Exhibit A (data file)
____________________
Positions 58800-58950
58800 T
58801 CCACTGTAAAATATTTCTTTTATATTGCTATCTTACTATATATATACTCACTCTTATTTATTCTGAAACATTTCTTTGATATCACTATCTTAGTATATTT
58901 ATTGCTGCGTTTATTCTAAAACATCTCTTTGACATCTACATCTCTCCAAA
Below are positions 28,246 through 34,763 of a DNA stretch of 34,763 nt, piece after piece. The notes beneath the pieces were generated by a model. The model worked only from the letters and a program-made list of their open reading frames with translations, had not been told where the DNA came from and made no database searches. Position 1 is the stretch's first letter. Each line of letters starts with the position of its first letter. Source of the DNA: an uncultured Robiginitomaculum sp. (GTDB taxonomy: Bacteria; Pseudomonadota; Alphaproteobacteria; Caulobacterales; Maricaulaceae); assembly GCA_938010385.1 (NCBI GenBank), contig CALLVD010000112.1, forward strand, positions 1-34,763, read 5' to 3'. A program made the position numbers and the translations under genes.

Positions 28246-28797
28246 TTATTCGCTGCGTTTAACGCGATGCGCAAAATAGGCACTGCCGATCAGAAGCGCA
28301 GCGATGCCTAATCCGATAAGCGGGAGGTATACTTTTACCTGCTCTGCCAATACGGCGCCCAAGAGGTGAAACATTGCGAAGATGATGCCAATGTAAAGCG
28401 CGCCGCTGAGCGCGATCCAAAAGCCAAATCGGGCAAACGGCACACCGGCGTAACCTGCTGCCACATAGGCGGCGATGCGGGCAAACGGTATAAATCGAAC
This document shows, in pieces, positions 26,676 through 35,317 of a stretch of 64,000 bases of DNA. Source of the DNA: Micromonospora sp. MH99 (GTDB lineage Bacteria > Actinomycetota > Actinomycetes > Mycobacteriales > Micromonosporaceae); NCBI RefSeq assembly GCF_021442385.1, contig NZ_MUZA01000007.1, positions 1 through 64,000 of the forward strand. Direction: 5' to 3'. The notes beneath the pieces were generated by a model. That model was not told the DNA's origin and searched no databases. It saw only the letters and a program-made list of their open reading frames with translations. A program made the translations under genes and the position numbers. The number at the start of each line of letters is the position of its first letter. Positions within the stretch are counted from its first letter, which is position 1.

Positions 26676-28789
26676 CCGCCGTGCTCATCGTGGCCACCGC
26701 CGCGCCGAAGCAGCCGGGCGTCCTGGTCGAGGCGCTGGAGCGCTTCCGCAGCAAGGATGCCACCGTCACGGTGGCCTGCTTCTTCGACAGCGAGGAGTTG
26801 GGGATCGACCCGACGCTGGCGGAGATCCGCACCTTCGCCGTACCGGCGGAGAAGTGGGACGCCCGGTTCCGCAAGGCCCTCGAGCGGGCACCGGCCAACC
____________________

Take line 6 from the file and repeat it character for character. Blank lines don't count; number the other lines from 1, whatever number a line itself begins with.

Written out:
Positions 28246-28797